8. justsayin says:

    @Mary Melville. nonono, I think you mean ‘wisible’ Throw him to the floow!

  9. Formerly known as... says:

    Another, I really don’t know the right word. Tankie? Chicomsymp? Useful idiot? Traitor?

    Maybe some of those are too strong. For some reason people who have grown up and benefited from western democracy who come up with this garbage really piss me off more than those who were born in to it.

    Meanwhile, some of Hong Kong’s most caring and idealistic youth are rotting in prison.


  10. Mark Bradley says:

    Is there a list of all of the website blocked by the NSL? Is anyone keeping track? HK Chronicles was the first. What were the others?

  11. reductio says:

    @Formerly known as…

    Reads like it was ghostwritten to me, what with the clunky phraseology an’ all. Still, otherwise quite intelligent people can make themselves believe all kinds of weird things for the right price.

  12. Jimmy Carl Black says:

    @Formerly known as…
    I think the correct nomenklatura is “entitled old gammon living in fear of his enormous HK government pension being stopped” or “CCP sellout” for brevity.
    Cue Frank Zappa’s “We’re only in it for the money”

  13. where's my jet plane says:

    @Formerly known as…
    Reads like it was ghostwritten to me

    Don’t forget DeepRedstone is a former chief information officer for the Hong Kong government so the clunky style is innate.

  14. Gromit says:

    The HK truck drivers should get a hero’s welcome in the UK. I have watched in awe on countless occasions, in HK and at remote factories in Guangdong (especially in the Wild East days of the late 1980s-end 1990s), as they have manoeuvred 40′ containers into narrow entrances at angles and on inclines that a mere car driver like me would have had difficulty with. Real HK ‘just get it done’ mentality.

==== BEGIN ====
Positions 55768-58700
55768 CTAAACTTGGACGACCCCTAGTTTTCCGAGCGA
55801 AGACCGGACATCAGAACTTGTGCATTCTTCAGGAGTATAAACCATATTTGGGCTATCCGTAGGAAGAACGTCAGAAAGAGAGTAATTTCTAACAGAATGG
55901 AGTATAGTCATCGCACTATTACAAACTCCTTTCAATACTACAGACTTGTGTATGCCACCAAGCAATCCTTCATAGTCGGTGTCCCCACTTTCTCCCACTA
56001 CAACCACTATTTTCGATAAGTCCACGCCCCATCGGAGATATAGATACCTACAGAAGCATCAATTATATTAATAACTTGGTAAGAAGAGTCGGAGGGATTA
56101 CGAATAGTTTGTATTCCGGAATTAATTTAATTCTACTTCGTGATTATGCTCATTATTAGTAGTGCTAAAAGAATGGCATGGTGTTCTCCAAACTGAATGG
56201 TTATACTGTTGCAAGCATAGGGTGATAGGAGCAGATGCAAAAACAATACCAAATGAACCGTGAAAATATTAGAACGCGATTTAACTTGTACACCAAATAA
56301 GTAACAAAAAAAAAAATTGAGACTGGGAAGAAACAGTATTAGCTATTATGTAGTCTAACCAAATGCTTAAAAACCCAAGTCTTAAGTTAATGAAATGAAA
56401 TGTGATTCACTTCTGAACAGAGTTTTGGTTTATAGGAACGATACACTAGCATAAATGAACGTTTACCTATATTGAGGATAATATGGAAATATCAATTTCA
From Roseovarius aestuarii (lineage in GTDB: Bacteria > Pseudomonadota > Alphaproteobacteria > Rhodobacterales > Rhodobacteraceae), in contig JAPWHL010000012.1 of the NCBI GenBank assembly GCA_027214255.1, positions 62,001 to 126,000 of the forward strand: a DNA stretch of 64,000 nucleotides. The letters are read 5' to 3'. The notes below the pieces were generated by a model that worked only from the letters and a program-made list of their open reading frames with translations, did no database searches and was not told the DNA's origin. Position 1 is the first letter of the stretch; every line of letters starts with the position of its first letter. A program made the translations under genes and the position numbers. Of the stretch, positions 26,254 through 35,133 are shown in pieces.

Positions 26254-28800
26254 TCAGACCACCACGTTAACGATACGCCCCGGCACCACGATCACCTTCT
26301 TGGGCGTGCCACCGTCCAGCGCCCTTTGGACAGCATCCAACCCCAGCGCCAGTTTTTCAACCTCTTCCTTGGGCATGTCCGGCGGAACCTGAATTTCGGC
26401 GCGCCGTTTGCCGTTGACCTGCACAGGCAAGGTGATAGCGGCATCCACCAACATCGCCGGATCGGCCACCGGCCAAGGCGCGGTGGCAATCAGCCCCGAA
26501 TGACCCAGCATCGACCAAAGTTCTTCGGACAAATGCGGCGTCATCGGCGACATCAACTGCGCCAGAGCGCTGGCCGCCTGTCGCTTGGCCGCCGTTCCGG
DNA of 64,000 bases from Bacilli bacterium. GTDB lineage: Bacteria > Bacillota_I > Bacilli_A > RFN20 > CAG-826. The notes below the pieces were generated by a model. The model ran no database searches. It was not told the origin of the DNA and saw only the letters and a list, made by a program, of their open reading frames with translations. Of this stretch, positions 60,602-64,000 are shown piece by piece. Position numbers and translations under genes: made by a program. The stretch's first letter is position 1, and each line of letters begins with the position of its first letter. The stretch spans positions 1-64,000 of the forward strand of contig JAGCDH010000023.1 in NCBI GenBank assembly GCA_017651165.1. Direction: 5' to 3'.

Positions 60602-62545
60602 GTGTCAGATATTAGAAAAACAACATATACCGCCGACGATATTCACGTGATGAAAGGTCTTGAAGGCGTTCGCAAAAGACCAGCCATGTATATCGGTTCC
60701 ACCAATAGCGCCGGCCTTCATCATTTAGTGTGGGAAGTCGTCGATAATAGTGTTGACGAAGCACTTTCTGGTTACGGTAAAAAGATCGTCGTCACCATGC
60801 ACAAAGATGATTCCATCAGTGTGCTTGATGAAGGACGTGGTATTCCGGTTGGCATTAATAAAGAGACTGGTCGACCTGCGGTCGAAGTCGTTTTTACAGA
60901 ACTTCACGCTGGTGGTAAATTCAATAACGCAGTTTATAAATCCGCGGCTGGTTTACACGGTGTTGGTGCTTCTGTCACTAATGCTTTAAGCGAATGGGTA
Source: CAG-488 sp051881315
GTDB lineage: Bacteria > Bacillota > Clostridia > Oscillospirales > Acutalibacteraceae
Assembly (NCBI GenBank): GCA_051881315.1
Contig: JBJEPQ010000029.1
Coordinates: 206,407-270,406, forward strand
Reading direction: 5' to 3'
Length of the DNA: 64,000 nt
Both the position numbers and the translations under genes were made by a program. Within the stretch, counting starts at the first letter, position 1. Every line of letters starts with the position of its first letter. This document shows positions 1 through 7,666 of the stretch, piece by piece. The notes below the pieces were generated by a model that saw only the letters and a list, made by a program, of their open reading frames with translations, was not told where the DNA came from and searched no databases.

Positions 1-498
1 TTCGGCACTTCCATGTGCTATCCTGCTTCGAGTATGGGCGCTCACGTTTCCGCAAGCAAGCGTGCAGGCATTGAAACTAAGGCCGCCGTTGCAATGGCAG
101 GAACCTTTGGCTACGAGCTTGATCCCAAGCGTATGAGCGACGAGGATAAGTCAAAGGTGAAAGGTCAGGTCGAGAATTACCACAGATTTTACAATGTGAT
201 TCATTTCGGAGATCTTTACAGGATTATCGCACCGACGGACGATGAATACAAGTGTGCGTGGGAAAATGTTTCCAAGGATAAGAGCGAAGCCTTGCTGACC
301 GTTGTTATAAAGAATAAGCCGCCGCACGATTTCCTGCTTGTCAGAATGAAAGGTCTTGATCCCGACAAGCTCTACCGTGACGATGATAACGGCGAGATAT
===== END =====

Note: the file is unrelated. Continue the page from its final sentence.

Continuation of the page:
15. Gromit says:

    @Jimmy Carl Black: interesting use of the old Eastern Bloc word ‘nomenklatura’ (which in the DDR basically meant the bigwigs, or anyone you had to be very careful with). I like it – it could easily catch on here.

  16. Chinese Netizen says:

    @Formerly known as…

    “Sellout” works.

  17. Stanley Lieber says:


    More Soviet terms likely to gain new life in Hong Kong:

    – agitprop
    – apparatchik
    – gulag
    – intelligentsia
    – samizdat

  18. Pope Innocent says:

    One of the first priorities of the masters after the handover was to push out the “foreigners” in the employ of the HKSAR government. In those days they were more subtle and relied on sidelining and lateral promotions to less interesting posts, of course, but it worked for the most part. Those thick-skinned and unprincipled enough to hang on until full retirement are naturally unlikely to risk their iron rice bowl for the sake of a bit of morality, especially if they can stomach to continue life in their gated communities as if nothing was happening outside. After all, that’s why the entire patriotic population of the city carries on – not a one actually has a moral compass as such, so free money is really their only guiding principle.